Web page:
Looking for info about migrating IPv4 to IPv6, I found a new tunneling technique I didn’t know about. And with the impending IPocalypse coming, I thought about sharing this info with all of you.
This technique is used to communicate IPv6 islands through an IPv4 core, by using encapsulation of IPv6 in IPv4. It’s very similar to the tunneling technique Automatic 6to4, with two big differences:
- 6RD does not require addresses to have a 2002::/16 prefix; therefore, the prefix can be from the SP’s own address block. This function allows the 6RD operational domain to be within the SP network. Here we get a very interesting point, from the perspective of customer sites and the general IPv6 Internet connected to a 6RD-enabled SP network, the IPv6 service provided is equivalent to native IPv6.
- All 32 bits of the IPv4 destination need not be carried in the IPv6 payload header. The IPv4 destination is obtained from a combination of bits in the payload header and information on the router. Furthermore, the IPv4 address is not at a fixed location in the IPv6 header as it is in 6to4. But before getting in the 6RD technique, let’s remember how Automatic 6to4 tunneling works.
In Automatic 6to4 tunnels, the tunnels determine the appropriate destination address by combining the IPv6 prefix with the globally unique destination 6to4 border router’s IPv4 address, beginning with the 2002::/16 prefix, in this format:
This prefix-generation method leaves another 16 bits in the 64-bit prefix for numbering networks within a given site. And all interface addresses within the border-router must start with this same 2002:border-router-IPv4-address prefix in order to be able to communicate through the Automatic 6to4 tunnel.
In addition to the basic tunnel configuration, the extra step of providing for routing the desired packets over the tunnel is also required. This is usually done using a static route. For example, to route packets destined for prefix 2002::/16 over the tunnel0 6to4 tunnel interface, this static route is configured:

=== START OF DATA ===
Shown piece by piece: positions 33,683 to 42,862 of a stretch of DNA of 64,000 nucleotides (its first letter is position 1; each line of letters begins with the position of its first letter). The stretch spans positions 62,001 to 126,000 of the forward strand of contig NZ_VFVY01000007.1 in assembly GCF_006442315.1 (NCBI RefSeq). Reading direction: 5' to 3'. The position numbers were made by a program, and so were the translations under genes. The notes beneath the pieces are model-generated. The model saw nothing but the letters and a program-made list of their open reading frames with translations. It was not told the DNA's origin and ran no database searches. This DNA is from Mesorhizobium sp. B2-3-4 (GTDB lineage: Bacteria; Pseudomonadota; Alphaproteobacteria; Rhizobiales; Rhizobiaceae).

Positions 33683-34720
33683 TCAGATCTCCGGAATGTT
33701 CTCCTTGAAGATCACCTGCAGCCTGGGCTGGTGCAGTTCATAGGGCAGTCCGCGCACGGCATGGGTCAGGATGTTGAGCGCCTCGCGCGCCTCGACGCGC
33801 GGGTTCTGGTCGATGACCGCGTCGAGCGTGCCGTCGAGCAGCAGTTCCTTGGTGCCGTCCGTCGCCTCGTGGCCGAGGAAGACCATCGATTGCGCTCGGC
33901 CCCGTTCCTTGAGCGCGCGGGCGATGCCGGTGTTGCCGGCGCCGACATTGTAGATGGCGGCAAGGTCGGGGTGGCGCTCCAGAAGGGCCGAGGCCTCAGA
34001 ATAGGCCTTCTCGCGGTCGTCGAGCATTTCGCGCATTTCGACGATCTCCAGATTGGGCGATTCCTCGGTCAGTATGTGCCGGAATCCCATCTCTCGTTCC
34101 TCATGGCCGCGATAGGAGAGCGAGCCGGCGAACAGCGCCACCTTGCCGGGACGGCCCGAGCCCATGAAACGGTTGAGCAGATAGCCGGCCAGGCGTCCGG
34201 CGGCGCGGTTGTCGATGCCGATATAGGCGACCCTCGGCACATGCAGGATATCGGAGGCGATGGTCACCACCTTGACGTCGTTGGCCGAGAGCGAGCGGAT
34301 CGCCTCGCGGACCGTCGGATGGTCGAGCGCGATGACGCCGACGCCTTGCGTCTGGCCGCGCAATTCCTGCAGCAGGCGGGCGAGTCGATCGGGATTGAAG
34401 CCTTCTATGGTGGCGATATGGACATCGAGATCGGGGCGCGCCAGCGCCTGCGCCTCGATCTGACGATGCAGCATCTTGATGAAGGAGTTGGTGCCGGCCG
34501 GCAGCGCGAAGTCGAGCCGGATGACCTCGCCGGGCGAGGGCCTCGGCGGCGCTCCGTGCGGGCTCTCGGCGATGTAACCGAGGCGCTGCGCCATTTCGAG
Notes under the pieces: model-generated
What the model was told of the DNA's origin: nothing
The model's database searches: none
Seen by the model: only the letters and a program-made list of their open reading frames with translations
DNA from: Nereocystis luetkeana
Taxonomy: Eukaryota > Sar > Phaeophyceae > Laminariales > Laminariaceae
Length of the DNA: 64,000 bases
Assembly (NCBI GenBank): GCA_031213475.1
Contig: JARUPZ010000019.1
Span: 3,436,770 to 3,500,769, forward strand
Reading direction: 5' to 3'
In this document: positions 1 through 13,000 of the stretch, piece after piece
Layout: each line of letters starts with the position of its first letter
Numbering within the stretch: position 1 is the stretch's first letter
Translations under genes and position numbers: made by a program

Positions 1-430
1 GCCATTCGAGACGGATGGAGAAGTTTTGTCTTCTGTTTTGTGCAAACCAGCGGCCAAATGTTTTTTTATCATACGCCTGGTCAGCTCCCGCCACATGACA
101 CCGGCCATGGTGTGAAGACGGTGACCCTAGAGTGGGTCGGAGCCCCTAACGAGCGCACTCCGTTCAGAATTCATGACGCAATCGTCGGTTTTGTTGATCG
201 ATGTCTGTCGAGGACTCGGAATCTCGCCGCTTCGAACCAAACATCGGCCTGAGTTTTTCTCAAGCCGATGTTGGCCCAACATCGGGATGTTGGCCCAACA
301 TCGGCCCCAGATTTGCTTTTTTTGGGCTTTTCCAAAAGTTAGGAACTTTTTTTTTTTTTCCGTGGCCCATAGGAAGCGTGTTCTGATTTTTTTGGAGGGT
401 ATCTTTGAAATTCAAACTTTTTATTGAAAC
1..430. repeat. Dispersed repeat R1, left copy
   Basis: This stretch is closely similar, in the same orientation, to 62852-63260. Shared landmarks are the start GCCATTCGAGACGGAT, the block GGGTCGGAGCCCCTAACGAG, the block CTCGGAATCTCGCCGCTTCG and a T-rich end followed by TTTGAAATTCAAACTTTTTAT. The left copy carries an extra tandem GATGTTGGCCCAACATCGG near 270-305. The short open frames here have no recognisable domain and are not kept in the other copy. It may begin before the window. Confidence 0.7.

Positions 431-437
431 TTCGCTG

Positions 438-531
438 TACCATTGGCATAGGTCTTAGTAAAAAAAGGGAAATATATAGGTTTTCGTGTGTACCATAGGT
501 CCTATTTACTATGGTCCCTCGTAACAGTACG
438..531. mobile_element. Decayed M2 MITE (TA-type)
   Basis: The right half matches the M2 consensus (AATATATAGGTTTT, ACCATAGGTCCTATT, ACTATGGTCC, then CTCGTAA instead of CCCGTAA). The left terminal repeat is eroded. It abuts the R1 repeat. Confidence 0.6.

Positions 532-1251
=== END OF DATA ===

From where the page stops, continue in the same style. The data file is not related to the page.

ipv6 route 2002::/16 tunnel 0
With 6RD, ISPs may use their own assigned prefix instead of using 2002 for building the tunnel. So the tunnel address doesn’t start with 2002, but with the prefix that the RIR assigned to the ISP.
The new address structure is:
And even more, 6RD gives the possibility of collapsing the bits of the border-router-IPv4-address field. Let’s imagine that the ISP uses the range 10.0.0.0/8 for addressing all their router loopbacks. So, if the destination of the tunnel is a router on the same domain, the first octet in the IPv4 address doesn’t add any extra info. In this case, 6RD gives the possibility of collapsing this first octet, and adding to the tunnel address only the three last octets of the IPv4 address. Let’s see an example:
So the tunnel would work on this way. If the destination prefix doesn’t match the local ISP prefix, the router understands the destination is out of the 6RD domain, so it will encapsulate the IPv6 in IPv4 using the address on the border-router-IPv4-address field. On the other hand, if the destination prefix does match the local ISP prefix, the router knows that the destination is in the same 6RD domain, so it adds to the border-router-IPv4-address prefix the collapsed info in order to know the IPv4 destination – in our case, it adds 10.
Cisco implements 6RD on release 15.1(3)T
To configure 6RD tunnels on Cisco, these are the steps:
1. interface tunnel 2. ipv6 address 3. tunnel mode ipv6ip 6rd 4. tunnel 6rd prefix 5. tunnel 6rd ipv4 prefix-length suffix-length
Let’s see an example. In this case, the prefix assigned to the ISP by RIPE is 3001:BC00::/32, and the collapsed info are 16 bits of the tunnel source IPv4 address:
interface Tunnel1 ipv6 address 3001:BC00:100::1/32 tunnel source Ethernet2/1 tunnel mode ipv6ip 6rd tunnel 6rd prefix 3001:BC00::/32 tunnel 6rd ipv4 prefix-len 16 suffix-len 8 end
I haven’t been able to test it yet, but I’m looking forward to it. ¿Any of you can comment on your experience with this?
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